Every trade has their hacks, but for some reason the automotive field has a few extra ones compared to the rest. It could be the number of cars out there, or the lack of any agency watching over parts sales and installers. This might dictate the overwhelming number of poor decisions, bad planning, or just pure ignorant wrench spinners out there. I’d bet some of these hacks started out in their driveway slappin’ parts on the neighbors cars for pocket change, (Diagnosing and repair ain’t part of their procedures.) and when they couldn’t get the problem solved correctly they resorted to shoe strings and bubble gum. When it doesn’t fix the car, the neighbor, being neighborly, won’t say a word to them. Instead, they bite the bullet and pay to have it repaired at regular shop. (So much for saving money huh?)


Years ago, most of the working trades that you could get into right out of high school, didn’t require much in the way of advanced training. Things like, brick laying, carpentry, electricians, plumbing, mechanics, painters, heavy equipment operator, etc. You would start as a helper and work your way up as the boss seen fit. If you showed up for work every day, on time, did what you were told to do, and got along with the rest of the crew, before you knew it, they let you try your hand at it. That’s still true in a lot of trades, and it’s still true for the mechanic/body shop trades as well. However, times have changed since then, and more advanced issues confront the modern mechanic. The automotive field has become a technical nightmare of electronics and advanced engineering. Now, more than ever, hacking a repair together only means a comeback or worse.


I suppose, as long as there are screws, clips, nuts, bolts, and tools at the handy dandy department store, somebody is going to tinker around with their car and hack it up. Job security for the professional mechanic to say the least. I guess I should be saying thank you to all those hackers out there. They make a lot of extra work in the shop, but to be honest, I’m still shaking my head wondering how in the world ya do ……… what ya do.





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Oh man, I have seen my share off hackers too! It is amazing some the things that people do. But, it's in all trades and all over. One of the funniest things I ever saw was a guy who purchased cases of Rust-Oleum blue paint and painted his Buick. No prep, no sanding, no masking, no removing molding, nothing. He brought the car to show me; he was so proud. Everything was blue: the tires, the molding, the windows. There was overspray everywhere. I was stunned.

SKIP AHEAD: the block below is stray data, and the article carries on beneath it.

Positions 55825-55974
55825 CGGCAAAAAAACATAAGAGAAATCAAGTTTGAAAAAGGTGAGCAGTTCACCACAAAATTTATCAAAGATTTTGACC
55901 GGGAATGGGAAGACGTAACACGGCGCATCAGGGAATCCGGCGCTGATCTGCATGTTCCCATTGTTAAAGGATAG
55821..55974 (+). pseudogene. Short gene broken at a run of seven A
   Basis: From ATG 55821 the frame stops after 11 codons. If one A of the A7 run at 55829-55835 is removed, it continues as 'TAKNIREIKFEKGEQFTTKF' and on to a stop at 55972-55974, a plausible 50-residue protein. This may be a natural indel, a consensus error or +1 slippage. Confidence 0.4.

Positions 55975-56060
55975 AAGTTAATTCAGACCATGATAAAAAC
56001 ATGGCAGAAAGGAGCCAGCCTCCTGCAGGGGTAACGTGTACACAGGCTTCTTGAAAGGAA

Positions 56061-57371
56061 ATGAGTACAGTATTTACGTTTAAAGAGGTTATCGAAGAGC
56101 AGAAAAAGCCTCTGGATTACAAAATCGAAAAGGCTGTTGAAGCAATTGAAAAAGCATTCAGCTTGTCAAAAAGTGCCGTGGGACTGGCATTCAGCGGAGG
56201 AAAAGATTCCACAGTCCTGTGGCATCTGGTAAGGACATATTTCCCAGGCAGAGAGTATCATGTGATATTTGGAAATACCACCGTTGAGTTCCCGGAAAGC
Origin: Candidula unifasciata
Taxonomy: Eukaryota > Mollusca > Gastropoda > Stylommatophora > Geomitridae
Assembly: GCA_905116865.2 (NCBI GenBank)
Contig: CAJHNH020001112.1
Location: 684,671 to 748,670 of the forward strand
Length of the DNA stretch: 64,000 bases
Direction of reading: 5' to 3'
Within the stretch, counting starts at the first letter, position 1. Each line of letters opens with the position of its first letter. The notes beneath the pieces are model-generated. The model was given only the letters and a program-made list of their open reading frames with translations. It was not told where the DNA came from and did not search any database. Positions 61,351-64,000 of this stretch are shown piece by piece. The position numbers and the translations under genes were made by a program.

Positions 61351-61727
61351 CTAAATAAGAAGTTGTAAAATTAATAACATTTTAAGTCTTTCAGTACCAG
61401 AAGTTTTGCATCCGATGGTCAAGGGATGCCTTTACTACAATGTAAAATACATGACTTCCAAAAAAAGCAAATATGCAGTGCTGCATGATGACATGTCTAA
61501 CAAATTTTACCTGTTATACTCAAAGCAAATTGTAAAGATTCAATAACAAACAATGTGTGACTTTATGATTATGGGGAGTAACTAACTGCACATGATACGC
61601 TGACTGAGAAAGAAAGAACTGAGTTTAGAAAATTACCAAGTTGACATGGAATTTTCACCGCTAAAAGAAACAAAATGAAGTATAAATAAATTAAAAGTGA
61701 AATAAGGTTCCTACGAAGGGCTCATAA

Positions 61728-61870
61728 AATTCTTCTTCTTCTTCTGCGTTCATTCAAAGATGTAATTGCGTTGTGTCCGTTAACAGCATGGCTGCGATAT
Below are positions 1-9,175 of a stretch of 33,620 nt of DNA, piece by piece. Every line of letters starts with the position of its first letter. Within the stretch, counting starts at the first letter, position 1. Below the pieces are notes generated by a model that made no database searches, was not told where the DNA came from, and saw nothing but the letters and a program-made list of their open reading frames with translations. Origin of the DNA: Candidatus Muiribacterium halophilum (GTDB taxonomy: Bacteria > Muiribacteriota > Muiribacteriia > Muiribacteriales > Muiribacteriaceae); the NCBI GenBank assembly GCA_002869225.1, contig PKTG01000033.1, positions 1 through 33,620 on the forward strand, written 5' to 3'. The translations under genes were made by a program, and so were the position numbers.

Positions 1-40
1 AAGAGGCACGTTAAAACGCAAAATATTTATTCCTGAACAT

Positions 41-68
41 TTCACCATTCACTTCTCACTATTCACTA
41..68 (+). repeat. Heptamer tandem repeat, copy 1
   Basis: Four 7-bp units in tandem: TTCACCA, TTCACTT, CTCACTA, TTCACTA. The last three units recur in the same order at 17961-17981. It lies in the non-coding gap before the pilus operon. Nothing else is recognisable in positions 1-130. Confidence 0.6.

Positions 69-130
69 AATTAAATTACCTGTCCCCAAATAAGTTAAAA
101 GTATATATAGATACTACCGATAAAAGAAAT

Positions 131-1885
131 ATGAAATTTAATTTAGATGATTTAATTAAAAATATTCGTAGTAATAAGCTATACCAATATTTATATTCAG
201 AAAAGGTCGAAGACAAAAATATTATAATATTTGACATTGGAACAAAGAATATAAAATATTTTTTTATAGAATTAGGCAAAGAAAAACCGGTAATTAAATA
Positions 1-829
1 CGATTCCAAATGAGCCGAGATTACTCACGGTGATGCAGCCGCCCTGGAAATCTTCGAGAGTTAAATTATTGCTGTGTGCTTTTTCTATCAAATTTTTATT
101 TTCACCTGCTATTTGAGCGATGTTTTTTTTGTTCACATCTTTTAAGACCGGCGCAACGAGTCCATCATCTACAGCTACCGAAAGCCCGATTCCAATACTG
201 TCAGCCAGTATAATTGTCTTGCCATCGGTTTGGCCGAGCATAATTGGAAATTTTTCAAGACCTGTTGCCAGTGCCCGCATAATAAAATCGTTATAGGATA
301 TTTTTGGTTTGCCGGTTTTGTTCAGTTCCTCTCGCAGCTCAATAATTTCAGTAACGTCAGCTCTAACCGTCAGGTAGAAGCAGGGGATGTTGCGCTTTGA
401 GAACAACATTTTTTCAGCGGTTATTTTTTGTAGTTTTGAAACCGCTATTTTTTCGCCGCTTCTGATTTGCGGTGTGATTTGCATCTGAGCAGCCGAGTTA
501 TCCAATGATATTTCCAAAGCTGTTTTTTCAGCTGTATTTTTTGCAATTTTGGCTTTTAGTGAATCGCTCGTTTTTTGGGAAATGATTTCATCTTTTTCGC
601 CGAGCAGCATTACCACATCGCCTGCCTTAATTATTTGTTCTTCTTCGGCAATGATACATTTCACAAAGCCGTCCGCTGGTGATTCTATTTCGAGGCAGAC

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This has been my week for hacks. First there was the guy who was trying to fix a running problem who thought it was the catalytic converter stopped up. He had a guy working for him (window cleaning business) who said he "use to be a mechanic". He said he could fix the exhaust. When he finished he told the boss he had removed the converter and put in a piece of straight pipe. The boss's wife came driving the car into our place dragging the exhaust. What we found was a resonator (the cat was still on the vehicle) removed and replaced with four pieces of pipe pieced together over a 30" span. Some of it clamped, some of it not clamped, and some sealed with muffler mud. It had came loose from the cat end where it was never properly attached. For $70 we got rid of all of it, welded in a single section of pipe and replaced one rubber hanger. Not only was this former mechanic not somebody who had done much exhaust but he didn't know the difference between a resonator and a catalytic converter. Some mechanic! Obviously the diagnosis of a stopped up cat was incorrect. Literally hundreds of dollars of parts were thrown at this car and it still didn't run right.


The second vehicle was a Dodge Intrepid that the owners had tried to put a fuel pump in and couldn't get the tank back on. It came to us on a tow truck. What we found was they had installed a used junkyard pump into the gas tank. To originally get the tank down they had taken a sawzall and cut the rear stablizer bar links instead of unbolting them. Once we got the tank back into the car where we could check it out we found the original problem was a locked up motor.


The other was a pickup truck he did his own rear brakes with the help of a buddy who "knew what he was doing". They either lost a caliper bolt, didn't replace it and or didn't get them tight. The caliper had fallen off the right rear and had almost ground a hole into the new custom aluminium wheel on the truck. We found replacement bolts and properly installed the caliper but the guy still may need a wheel.


How much money did any of these people really save? What a bunch of clowns trying to save a buck.